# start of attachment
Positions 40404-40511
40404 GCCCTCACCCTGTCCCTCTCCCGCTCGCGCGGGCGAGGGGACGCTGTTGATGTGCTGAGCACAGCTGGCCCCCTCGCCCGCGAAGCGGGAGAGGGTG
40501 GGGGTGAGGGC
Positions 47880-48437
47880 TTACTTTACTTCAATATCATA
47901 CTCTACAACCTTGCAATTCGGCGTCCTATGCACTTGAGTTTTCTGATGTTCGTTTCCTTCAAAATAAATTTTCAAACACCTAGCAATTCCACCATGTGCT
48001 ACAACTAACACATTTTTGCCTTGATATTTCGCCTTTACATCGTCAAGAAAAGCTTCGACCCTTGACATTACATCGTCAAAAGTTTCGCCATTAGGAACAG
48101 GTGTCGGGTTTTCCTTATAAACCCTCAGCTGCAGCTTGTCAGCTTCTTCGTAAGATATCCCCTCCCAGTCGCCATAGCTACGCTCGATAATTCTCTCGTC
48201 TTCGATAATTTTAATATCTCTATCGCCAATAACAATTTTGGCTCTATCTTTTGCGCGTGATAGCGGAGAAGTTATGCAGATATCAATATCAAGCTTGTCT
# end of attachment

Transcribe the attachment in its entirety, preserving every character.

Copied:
Positions 40404-40511
40404 GCCCTCACCCTGTCCCTCTCCCGCTCGCGCGGGCGAGGGGACGCTGTTGATGTGCTGAGCACAGCTGGCCCCCTCGCCCGCGAAGCGGGAGAGGGTG
40501 GGGGTGAGGGC
Positions 47880-48437
47880 TTACTTTACTTCAATATCATA
47901 CTCTACAACCTTGCAATTCGGCGTCCTATGCACTTGAGTTTTCTGATGTTCGTTTCCTTCAAAATAAATTTTCAAACACCTAGCAATTCCACCATGTGCT
48001 ACAACTAACACATTTTTGCCTTGATATTTCGCCTTTACATCGTCAAGAAAAGCTTCGACCCTTGACATTACATCGTCAAAAGTTTCGCCATTAGGAACAG
48101 GTGTCGGGTTTTCCTTATAAACCCTCAGCTGCAGCTTGTCAGCTTCTTCGTAAGATATCCCCTCCCAGTCGCCATAGCTACGCTCGATAATTCTCTCGTC
48201 TTCGATAATTTTAATATCTCTATCGCCAATAACAATTTTGGCTCTATCTTTTGCGCGTGATAGCGGAGAAGTTATGCAGATATCAATATCAAGCTTGTCT